We conclude, to the contrary, that the record viewed as a whole can support but one finding: that Murphy's reliance on Ewell's report was reasonable and in good faith. Ewell is a professional appraiser, and in fact, is a senior member of the American Society of Appraisers. There is nothing in the record indicating that Murphy should have believed that Ewell did not use his independent professional judgment in preparing the report. In addition, Murphy's good faith is demonstrated by the fact that Murphy advanced substantial sums to Strong for the creation of other works: $400,000 for the "John Lennon Bronze," in which he obtained a security interest, and $150,000 for "Presidential White House Monument," which was also to be repaid upon its sale. The fact that Murphy was willing to advance large sums of money to Strong on the understanding that he would be repaid upon sale indicates that he had a good faith belief that the market value of his work was comparable to the estimate provided by Ewell.

The commissioner contends that Murphy should have known that the appraisal was unreliable because he knew that Ewell, in appraising the sculpture, had considered its history and the media attention that it had received. Reliance on such factors, however, is proper. The court in Purdue v. Commissioner, 62 T.C.M. (CCH) 845 (1991), indicated that an appraiser could rely on the "romantic appeal and glamour" that certain objects had because of the publicity surrounding their creation or discovery, even if their value if measured by a quality standard would be considerably less.

The commissioner also points to what it terms "glaring errors" in Ewell's report that it contends should have alerted Murphy to the fact that the report was inaccurate. First, the report states that diamonds had been inserted in the eyes of the figure, but that they had been chipped out by thieves. In actuality, the sculpture had contained cubic zirconia in the eyes. As Ewell testified, this error did not affect the appraisal in any way since the stones were gone at the time of the appraisal. It did not render any reliance by Murphy unreasonable. Second, the commissioner contends that Ewell's report failed to document "flaws" in the sculpture, such as the asymmetrical design of the face. Ewell testified that these so-called flaws were actually part of the sculptor's conception of the piece. The commissioner's argument seems to be that since the sculpture was not fully representational, Murphy should have known that it was flawed. We reject this argument.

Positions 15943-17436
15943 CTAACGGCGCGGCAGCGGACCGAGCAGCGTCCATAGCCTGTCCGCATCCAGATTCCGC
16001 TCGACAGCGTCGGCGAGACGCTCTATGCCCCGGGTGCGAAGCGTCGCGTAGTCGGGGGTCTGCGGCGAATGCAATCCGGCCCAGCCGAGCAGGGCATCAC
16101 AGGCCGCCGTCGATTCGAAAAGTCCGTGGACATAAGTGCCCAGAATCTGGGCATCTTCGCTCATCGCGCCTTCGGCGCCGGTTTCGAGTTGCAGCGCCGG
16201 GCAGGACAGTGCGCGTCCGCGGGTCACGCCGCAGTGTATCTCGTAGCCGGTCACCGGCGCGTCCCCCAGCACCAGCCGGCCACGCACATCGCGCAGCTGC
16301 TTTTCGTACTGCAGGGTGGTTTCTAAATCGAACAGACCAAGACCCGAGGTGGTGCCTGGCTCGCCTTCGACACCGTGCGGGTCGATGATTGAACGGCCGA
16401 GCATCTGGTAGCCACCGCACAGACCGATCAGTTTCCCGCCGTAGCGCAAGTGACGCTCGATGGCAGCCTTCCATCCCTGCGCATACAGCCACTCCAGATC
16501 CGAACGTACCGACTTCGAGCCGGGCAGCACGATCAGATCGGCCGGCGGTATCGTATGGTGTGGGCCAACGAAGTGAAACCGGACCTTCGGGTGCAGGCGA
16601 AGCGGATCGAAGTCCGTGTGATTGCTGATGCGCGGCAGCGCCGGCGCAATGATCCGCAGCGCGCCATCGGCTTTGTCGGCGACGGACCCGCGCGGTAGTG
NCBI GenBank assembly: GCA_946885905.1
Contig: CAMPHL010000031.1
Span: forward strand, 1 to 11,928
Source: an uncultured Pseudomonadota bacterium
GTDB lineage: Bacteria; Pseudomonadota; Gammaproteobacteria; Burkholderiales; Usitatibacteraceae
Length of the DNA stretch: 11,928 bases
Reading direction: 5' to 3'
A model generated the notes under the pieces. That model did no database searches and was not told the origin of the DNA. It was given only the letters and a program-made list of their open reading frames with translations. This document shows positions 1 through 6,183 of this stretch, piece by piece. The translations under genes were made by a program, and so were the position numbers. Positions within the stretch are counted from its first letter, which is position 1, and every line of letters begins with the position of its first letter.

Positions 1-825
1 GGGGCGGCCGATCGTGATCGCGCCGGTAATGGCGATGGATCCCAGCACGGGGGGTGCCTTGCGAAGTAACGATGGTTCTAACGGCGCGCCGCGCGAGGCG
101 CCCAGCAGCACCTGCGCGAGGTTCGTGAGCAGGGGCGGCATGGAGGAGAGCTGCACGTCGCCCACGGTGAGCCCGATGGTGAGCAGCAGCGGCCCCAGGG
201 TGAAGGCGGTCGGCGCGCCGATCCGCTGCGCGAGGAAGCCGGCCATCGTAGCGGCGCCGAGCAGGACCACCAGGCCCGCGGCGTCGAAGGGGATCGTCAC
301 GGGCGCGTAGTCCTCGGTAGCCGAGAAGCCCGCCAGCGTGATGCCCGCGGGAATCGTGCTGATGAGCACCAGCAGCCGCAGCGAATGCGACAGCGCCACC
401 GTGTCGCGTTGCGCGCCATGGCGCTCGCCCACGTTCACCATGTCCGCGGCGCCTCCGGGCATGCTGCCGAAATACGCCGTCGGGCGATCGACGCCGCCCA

Finally, the commissioner contends that the report incorrectly states that the White House Monument had been commissioned by the White House for $1 million. It is clear from the report that Ewell did not believe that the White House commissioned the piece. Further, although there is some indication in the record that Murphy knew that the piece had not been commissioned for $1 million but rather donations in the amount of $1 million were being sought to pay for the piece, we are not persuaded that the presence of this error is enough in itself to render Murphy's reliance on Ewell's report unreasonable. Ewell's report contains information about other works with comparable prices. While the record is ambiguous as to whether those prices are accurate, there is no indication that Murphy did not believe them to be so.


In addition to the penalty for negligence, Murphy was assessed a penalty for overvaluation under 26 U.S.C. § 6659(a) & (f) (1).

Under section 6659, a penalty is assessed if an underpayment of tax is attributable to an overvaluation of charitable deduction property. The Secretary may waive this penalty if the taxpayer shows "that there was a reasonable basis for the valuation ... and that such claim was made in good faith." Additionally, before the Secretary may waive the penalty, the taxpayer must prove that

(A) The claimed value of the property was based on a qualified appraisal made by a qualified appraiser, and

(B) in addition to obtaining such appraisal, the taxpayer made a good faith investigation of the value of the contributed property.

The Commissioner concluded it had no discretion to waive the penalty because the claim was not made in good faith. The tax court upheld this finding, concluding that the overvaluation penalty was proper.

Since we conclude that the tax court's finding that Murphy acted in bad faith was clearly erroneous, we remand for further findings under section 6659 as to whether Murphy had conducted a good faith investigation into the value of the piece in addition to obtaining an appraisal.1 


We reverse the imposition of the negligence penalty. We remand for further findings on the overvaluation penalty.



This disposition is not appropriate for publication and may not be cited to or by the courts of this circuit except as provided by Ninth Circuit Rule 36-3


Since consideration of a penalty under section 6661 will only be proper if the penalty under section 6659 is struck down, it is premature to consider Murphy's arguments regarding this section